Why you should have an advance directive

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Talking about how, when the time comes, we’d like to live our last days is not at the top of most people’s conversation lists. I understand that. I also understand from personal experience and the stories from friends, colleagues and others that it’s a very important conversation to have. This is National Health Care Decisions Week and it’s all about having conversations.

The purpose of these conversations is simple; making sure your loved ones, medical providers and others know what is important to you. What are your wishes, how do you want to live the last part of your life? If you become unable to speak for yourself, who do you want to speak for you and advocate for your wishes regarding medical care, and do they know what your wishes are? No one can speak for you if they don’t know what you want. Important conversations like these should not wait until the last days of life and, in a crisis, you won’t have the chance for any conversations at all.

I am of the baby boomer generation, the oldest child in my family and the only daughter. Needless to say, I like having as much control over things as possible which includes my wishes for end of life. For years I have been a passionate advocate for planning for future health care decisions through Honoring Your Wishes, our area’s initiative to encourage all adults to have conversations and document their wishes.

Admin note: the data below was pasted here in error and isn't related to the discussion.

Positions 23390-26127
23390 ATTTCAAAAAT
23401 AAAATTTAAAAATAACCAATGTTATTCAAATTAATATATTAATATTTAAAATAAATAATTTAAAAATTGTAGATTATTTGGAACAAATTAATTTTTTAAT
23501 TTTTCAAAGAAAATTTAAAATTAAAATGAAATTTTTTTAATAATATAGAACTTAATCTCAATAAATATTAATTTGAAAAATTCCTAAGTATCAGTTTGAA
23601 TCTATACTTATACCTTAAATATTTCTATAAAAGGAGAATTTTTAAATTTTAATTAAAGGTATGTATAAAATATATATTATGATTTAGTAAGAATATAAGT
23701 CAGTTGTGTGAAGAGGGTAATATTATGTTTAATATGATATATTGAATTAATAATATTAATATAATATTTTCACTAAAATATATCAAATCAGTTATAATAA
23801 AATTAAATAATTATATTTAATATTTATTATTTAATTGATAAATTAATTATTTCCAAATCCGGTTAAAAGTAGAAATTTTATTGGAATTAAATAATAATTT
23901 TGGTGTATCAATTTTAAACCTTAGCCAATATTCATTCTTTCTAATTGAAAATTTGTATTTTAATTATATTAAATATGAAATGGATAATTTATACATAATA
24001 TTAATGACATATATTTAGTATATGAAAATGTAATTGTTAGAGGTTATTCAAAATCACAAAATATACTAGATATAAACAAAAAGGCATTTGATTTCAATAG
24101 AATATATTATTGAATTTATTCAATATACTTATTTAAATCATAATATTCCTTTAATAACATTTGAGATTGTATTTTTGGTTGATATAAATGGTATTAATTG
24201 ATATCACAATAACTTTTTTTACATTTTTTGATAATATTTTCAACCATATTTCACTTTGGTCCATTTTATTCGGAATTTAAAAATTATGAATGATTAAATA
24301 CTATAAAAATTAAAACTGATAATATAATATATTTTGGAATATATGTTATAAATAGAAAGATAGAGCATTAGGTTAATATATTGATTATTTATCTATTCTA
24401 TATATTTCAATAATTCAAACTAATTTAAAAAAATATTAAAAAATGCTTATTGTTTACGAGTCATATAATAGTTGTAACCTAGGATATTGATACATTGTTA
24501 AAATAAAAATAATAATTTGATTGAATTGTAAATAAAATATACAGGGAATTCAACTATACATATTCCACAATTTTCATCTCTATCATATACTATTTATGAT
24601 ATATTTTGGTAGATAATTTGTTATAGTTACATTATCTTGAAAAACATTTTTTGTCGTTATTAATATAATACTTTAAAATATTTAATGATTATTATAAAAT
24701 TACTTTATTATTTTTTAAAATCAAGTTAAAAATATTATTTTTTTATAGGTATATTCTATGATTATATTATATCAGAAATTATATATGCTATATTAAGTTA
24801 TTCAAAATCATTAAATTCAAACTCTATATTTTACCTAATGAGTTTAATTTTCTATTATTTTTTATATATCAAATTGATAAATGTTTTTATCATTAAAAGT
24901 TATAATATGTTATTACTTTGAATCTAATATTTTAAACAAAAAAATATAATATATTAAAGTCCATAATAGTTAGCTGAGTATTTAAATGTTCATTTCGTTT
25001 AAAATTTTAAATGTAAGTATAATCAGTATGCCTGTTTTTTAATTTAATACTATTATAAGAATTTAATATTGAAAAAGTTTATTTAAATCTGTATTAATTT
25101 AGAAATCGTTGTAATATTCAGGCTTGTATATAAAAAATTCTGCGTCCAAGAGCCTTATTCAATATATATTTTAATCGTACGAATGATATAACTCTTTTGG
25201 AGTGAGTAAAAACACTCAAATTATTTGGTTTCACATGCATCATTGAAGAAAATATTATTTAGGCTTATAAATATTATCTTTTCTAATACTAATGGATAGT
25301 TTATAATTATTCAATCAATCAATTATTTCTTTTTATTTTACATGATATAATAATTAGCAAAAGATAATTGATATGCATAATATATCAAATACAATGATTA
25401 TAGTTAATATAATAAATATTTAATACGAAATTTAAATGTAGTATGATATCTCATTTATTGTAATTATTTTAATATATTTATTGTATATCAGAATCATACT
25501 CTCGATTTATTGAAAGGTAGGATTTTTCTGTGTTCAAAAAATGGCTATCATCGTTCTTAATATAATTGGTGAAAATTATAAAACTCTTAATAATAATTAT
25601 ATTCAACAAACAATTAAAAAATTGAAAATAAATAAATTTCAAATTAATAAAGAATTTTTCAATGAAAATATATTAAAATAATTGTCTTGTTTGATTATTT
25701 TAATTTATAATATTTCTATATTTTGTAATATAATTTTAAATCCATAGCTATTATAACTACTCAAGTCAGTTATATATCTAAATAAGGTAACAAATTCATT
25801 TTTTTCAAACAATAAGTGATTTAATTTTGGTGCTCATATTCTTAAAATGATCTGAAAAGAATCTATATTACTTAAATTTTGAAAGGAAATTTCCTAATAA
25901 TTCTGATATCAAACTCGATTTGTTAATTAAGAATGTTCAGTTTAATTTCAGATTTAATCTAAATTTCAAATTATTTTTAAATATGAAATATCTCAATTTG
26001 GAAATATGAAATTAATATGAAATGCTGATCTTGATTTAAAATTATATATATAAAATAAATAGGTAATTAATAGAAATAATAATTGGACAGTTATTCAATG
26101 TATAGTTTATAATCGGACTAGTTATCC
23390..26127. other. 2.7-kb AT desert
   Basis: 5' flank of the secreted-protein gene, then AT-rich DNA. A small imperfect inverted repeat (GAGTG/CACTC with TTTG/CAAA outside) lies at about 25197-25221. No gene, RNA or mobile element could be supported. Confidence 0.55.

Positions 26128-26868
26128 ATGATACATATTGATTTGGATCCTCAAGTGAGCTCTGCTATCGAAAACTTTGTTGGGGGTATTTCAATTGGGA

I wanted to sit down with my three daughters to share my wishes and give them copies of my Honoring Your Wishes Advance Directive (AD). They stalled for a couple of years, not wanting to discuss any possibility that I would die someday, and the fact that my youngest lived in Alaska didn’t make sitting down together any easier. But I needed them all together so they could hear me at the same time, and ask questions.

On Labor Day, 2015, we were together and able to carve out 10 minutes in a park, sending the husbands and children to a playground 100 yards away while we huddled at a picnic table. I gave my girls copies of my document and explained what care I would want and what makes my life meaningful to me. I shared that my husband would speak for me if I could not. However, if he was unable to, my middle daughter was my next choice and I explained why. They accepted all that I said, hugged me tightly, and realized they should have these conversations themselves.

Please talk to the people who matter to you. Let them know what you want, what makes your life meaningful, who you have asked to speak for you, and why. Please don’t let people you care about carry the burden of wondering whether they made the right decisions. Just have a conversation. And complete a document.

Honoring Your Wishes has made this process as easy as possible. More information can be found at their website and free assistance is available at Mercy Iowa City, Iowa City Hospice, the Iowa City Senior Center and University of Iowa Health Care. Trained facilitators can help you have the conversation, complete your AD, help you decide who to choose if you cannot communicate, and how to have these conversations with your loved ones.

• Margaret N. Reese is President of the Mercy Hospital Foundation in Iowa City and Chair of the Honoring Your Wishes Advisory Board, an Iowa City Hospice program.

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